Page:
by Robert Brightup
Richmond, Virginia, USA
During the first year of my marriage, I lived in Richmond, Virginia for work, and my wife lived in Raleigh, North Carolina, for her last year of college. Every weekend I drove the three hours to Raleigh to spend the weekend with my wife.
One Friday evening I found myself in Eastern Virginia because of work. I realized my five hour trip back to Raleigh wasn’t going to have me in town early enough to attend a banquet where my wife was being honored.
I decided to head South on back roads until I could hit a major highway. I drove the curvy roads of Sussex County, Virginia and only passed one other car in an hour. I realized I was going to make it on time and was feeling pretty smug with myself, until I found myself face to face with a big black pickup taking up both lanes. I headed my car for the side of the road, but the soft earth sucked my car into the ditch, where I was stopped suddenly by a tree stump.
Now I was stuck in a ditch in the middle of nowhere. I was just crawling out of my car when an older gentleman in a red pickup drove up and asked, “You need a hand?” It turns out he lived only about a mile up the road and said he’d return with a tractor and chain to pull me out. Little did I know that this man’s name, which he hadn’t told me, would be marked in my memory forever.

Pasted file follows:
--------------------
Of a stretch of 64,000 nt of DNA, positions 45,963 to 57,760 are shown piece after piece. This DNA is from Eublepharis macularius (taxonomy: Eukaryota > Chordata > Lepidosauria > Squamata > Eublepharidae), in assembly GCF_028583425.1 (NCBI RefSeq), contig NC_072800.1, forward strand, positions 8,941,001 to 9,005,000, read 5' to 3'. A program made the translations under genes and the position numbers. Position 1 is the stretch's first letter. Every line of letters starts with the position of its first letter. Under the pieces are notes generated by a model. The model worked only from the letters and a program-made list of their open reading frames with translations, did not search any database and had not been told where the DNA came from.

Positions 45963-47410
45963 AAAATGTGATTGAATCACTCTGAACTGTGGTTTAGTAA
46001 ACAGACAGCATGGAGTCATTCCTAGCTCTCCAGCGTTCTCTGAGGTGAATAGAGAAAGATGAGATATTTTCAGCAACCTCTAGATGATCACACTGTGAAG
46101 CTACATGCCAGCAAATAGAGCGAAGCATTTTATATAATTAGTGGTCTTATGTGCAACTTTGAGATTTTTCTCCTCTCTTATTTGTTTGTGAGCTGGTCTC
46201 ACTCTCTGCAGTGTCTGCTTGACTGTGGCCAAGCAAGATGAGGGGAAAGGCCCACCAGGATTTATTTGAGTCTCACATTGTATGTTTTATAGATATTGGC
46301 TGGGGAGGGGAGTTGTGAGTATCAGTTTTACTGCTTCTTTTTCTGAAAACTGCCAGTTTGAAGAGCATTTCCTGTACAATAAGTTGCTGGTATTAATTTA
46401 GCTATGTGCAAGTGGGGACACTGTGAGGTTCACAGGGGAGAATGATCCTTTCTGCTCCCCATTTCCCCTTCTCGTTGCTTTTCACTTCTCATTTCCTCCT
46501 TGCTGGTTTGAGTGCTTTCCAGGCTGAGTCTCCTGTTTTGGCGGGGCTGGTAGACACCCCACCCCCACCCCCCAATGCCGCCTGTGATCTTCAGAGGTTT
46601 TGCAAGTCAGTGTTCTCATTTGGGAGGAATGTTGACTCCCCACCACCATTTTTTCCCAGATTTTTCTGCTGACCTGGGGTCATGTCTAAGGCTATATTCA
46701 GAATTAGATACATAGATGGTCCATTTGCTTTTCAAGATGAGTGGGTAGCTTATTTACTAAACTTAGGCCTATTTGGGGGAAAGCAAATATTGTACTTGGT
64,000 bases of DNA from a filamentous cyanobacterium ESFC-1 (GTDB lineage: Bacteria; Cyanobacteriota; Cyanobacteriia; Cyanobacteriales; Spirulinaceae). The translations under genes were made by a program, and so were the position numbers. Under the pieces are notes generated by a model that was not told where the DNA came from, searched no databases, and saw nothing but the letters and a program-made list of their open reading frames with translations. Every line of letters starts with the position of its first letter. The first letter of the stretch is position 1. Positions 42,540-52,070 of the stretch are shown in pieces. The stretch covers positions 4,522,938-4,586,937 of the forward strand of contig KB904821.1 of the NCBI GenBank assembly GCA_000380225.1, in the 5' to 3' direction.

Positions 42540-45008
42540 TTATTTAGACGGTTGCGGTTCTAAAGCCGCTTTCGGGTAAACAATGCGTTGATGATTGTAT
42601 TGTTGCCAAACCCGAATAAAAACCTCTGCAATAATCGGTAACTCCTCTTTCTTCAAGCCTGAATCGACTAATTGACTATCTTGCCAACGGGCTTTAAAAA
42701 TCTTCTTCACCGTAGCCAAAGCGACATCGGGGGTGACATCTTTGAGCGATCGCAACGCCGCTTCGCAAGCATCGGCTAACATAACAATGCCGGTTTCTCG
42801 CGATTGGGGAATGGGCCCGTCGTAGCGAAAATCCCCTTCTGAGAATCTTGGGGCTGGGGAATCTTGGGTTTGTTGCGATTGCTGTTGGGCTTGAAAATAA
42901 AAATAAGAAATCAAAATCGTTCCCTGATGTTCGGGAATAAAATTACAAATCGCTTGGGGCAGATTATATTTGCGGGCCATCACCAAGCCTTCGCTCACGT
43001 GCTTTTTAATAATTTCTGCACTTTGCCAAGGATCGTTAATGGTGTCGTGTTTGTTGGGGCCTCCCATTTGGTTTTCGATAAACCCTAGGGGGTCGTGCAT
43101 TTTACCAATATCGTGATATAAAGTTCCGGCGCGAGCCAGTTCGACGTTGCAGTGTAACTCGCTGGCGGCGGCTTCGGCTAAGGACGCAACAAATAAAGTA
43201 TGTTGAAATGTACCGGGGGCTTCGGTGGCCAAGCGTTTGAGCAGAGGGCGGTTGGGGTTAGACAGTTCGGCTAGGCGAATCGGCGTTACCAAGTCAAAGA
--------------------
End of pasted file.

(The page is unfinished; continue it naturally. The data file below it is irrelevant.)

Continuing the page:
Here’s why: seven more cars drove by during that time, each one stopping to offer a hand in any way they could. Each time I said, “Some guy in red pickup went to get a tractor to pull me out.” Each time I was greeted with the same response, “Oh, that’s Bobby Proctor. Good man. He’ll help you out.” One of the seven was a local mechanic who offered to look the car over for me once we got it out of the ditch, and waited with me until Bobby Proctor returned.
Before long my car was out of the ditch, right side up, with a clean bill of health. Neither Bobby Proctor, nor the mechanic, would accept any money. In less than 30 minutes from the accident, I was on my way and made it to my wife’s banquet in time.
The real story is more than the fact that somebody stopped to help me. It was how everyone who came along knew Bobby Proctor. I don’t know how, but I can assume, if his actions that day were any example, he’s a local hero to many. They obviously remembered his name, too, and what an honor it is when people speak highly of someone who isn’t present. I realized that if I had to be stuck in a ditch in the middle of nowhere, that was the best place to be because Bobby Proctor was there to help.
Available in The Best of HeroicStories, Volume 2.